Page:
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Mirtazapine-associated movement disorders: A literature review

 Department of Medicine, Federal University of Santa Maria, Santa Maria, Brazil

Correspondence Address:
Jamir Pitton Rissardo,
Department of Medicine, Federal University of Santa Maria, Santa Maria 97105110 Rio Grande do Sul
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Source of Support: None, Conflict of Interest: None

DOI: 10.4103/tcmj.tcmj_13_20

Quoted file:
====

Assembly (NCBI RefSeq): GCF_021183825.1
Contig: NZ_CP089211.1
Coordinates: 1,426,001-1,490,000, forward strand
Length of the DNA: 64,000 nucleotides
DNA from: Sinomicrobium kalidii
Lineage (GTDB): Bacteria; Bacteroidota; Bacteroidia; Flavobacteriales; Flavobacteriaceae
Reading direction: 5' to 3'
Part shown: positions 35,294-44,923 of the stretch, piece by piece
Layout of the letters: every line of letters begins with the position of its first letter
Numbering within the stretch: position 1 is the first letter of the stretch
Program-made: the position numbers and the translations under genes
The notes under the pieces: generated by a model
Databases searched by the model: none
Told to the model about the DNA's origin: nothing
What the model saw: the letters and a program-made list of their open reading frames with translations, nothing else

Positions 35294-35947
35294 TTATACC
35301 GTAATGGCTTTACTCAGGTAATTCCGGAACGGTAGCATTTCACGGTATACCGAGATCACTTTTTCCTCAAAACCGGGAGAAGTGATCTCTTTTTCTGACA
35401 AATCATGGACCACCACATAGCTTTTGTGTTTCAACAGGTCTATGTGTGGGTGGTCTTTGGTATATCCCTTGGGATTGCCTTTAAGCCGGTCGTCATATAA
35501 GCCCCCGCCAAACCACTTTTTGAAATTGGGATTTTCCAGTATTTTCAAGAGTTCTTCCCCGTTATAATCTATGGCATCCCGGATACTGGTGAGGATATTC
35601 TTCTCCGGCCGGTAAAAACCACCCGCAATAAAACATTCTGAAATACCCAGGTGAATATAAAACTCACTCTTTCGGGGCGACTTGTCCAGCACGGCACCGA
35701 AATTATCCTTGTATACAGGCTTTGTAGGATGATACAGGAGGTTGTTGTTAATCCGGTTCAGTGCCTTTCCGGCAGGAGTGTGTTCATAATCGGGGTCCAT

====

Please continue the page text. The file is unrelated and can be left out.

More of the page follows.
Mirtazapine (MTZ) is an atypical antidepressant approved by the FDA, which mechanism of action involves the antagonism of alpha-2, H1, 5-HT2A, 5-HT2C, and 5-HT3 receptors. In this context, the aim of this literature review is to evaluate the clinical epidemiological profile, pathological mechanisms, and management of MTZ-associated movement disorders (MDs). Relevant reports of six databases were identified and assessed by two reviewers without language restriction. Fifty-two reports containing 179 cases from 20 countries were assessed. The mean age was 57 year (range, 17–85). The majority of the individuals were female (60%) and of European origin. The mean time from MTZ start to symptom onset was 7.54 days; the time from management to MD improvement was within one week in 82.60% of the individuals. The MDs associated with MTZ were 69 restless legs syndrome (RLS), 35 tremors, 10 akathisia (AKT), 9 periodic limb MD, 6 dystonia, 4 rapid eye movement sleep behavior disorders, 3 dyskinesia, 2 parkinsonism, and 1 tic, and in the group not clearly identified, 18 restlessness, 15 hyperkinesis, and 1 extrapyramidal symptom. In the literature, the majority of the reports lack important information about the neurological examination. The management should be the MTZ withdrawal, except in RLS that other options are possible. In AKT, the MTZ should not be rechallenge, and if available, the prescription of a benzodiazepine may reduce recovery time.

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